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Rivera v. City of New Britain

CASE NO. 3501 CRB-06-96-12

COMPENSATION REVIEW BOARD

WORKERS’ COMPENSATION COMMISSION

APRIL 28, 1998

ISMAEL RIVERA

CLAIMANT-APPELLEE

v.

CITY OF NEW BRITAIN

EMPLOYER

SELF-INSURED

RESPONDENT-APPELLANT

APPEARANCES:

The claimant was represented by Brian Doyle, Esq., Ferguson, Doyle & Springer, P.C., 35 Marshall Rd., Rocky Hill, CT 06067-1400.

The respondent was represented by Seth Feigenbaum, Esq., Office of Corporation Counsel, City of New Britain, 27 West Main St., New Britain, CT 06051.

This Petition for Review from the December 13, 1996 Finding and Award of the Commissioner acting for the Sixth District was heard August 15, 1997 before a Compensation Review Board panel consisting of the Commission Chairman Jesse M. Frankl and Commissioners James J. Metro and John A. Mastropietro.

OPINION

JESSE M. FRANKL, CHAIRMAN. The respondent employer has petitioned for review from the December 13, 1996 Finding and Award of the Commissioner acting for the Sixth District. In that decision the trial commissioner concluded that the claimant, a special education teacher, sustained a compensable injury on March 10, 1995 when he was “breaking up” a fight between two students. The trial commissioner concluded that the March 10, 1995 incident was a substantial factor causing his need for medical treatment of his spine. In support of its appeal, the respondent contends that the claimant’s need for medical treatment was not caused by the incident, but was caused by a preexisting back condition. We find no error.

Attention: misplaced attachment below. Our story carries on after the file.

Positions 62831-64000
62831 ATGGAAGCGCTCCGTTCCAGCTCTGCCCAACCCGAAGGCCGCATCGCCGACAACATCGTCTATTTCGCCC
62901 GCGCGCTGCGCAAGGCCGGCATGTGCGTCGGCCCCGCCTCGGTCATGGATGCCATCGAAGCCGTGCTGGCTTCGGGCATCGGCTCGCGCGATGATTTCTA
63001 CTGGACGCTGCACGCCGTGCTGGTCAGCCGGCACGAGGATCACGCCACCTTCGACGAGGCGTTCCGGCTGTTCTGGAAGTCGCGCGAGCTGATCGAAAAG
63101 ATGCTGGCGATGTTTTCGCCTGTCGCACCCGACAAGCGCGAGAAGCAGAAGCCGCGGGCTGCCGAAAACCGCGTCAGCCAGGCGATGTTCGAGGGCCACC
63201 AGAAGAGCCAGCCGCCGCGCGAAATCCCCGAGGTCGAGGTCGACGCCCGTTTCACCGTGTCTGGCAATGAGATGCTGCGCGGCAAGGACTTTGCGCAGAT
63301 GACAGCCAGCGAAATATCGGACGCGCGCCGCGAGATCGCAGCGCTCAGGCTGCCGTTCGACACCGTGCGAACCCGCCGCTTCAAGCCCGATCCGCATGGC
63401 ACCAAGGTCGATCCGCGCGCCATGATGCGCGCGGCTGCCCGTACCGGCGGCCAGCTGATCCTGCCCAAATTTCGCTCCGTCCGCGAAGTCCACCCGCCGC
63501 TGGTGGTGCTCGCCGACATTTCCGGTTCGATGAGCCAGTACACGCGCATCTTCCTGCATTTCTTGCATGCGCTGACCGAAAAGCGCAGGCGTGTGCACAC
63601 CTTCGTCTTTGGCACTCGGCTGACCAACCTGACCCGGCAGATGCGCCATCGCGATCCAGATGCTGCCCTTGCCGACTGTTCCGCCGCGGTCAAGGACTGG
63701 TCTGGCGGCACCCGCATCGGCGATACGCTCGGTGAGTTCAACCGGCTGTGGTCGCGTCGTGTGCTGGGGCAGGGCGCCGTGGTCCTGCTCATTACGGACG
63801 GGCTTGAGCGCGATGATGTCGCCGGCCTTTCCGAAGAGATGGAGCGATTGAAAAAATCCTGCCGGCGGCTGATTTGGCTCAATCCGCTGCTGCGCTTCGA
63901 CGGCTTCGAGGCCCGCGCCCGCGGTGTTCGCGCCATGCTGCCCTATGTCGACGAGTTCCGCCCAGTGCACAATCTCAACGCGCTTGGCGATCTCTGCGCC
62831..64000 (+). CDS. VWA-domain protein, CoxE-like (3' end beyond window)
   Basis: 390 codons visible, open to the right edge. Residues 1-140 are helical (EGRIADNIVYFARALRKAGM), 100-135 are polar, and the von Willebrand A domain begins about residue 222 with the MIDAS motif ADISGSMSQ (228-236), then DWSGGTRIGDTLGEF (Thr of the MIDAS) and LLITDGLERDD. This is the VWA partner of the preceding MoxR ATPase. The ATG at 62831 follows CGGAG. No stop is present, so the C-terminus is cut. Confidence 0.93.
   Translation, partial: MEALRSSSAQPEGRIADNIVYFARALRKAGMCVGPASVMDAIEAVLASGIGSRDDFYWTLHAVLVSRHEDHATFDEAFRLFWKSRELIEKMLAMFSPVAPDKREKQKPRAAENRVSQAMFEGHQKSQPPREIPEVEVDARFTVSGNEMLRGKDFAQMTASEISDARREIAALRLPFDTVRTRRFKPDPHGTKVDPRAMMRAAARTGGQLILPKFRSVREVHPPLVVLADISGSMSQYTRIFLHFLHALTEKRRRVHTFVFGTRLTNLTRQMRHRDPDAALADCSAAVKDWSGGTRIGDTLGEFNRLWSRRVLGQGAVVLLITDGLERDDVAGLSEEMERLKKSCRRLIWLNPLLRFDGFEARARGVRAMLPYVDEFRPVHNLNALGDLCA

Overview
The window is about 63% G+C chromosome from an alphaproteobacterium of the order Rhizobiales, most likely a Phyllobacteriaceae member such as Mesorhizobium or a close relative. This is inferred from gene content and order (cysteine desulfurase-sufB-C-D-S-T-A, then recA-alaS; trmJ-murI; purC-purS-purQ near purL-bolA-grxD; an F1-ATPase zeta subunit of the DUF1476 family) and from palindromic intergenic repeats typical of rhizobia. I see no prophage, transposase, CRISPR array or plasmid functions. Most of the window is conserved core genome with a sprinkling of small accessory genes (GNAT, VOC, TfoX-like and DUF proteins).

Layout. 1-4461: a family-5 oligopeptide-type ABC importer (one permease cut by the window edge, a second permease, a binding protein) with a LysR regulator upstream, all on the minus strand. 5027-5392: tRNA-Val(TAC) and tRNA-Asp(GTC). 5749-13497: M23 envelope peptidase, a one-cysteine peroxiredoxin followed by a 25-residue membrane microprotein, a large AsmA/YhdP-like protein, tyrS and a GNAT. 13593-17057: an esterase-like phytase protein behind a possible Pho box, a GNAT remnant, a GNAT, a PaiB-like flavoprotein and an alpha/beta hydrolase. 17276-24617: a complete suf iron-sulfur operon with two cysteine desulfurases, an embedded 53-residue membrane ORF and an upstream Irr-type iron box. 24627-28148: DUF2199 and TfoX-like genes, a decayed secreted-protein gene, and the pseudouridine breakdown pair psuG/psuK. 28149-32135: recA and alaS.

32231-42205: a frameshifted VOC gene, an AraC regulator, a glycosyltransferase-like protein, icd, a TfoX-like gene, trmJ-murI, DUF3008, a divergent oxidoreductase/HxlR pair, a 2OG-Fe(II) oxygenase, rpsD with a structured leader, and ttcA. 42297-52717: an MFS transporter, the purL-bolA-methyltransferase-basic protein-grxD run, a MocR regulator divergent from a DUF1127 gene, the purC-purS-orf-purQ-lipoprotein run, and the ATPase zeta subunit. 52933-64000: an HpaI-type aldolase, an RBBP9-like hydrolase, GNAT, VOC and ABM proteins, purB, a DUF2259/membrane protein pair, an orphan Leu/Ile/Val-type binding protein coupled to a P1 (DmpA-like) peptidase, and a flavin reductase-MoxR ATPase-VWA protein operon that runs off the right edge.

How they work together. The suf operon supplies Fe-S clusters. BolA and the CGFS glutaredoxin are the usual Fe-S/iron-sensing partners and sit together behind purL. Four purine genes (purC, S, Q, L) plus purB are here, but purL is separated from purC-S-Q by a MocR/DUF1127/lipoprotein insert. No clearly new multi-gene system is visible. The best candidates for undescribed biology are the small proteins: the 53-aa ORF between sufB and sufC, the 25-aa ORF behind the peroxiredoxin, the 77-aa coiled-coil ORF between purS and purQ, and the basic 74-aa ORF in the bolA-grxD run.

The trial commissioner found the following facts. In December of 1994, as a result of back pain and leg pain, the claimant consulted with Dr. Haugh, an orthopedic surgeon. An MRI showed a disc herniation at L4-L5, a disc bulge at L3-L4, and spinal stenosis. Dr. Haugh issued a report on January 11, 1995 indicating that the claimant was not a surgical candidate. The claimant did not return to Dr. Haugh because he was feeling good. On March 10, 1995 while at work the claimant broke up a fight between two students. The claimant testified regarding the force he had to use to restrain the student and escort her out, including lifting her with his leg. The claimant testified that subsequently his back condition became much worse, and that the pain was different and more severe than the pain he had experienced in 1994.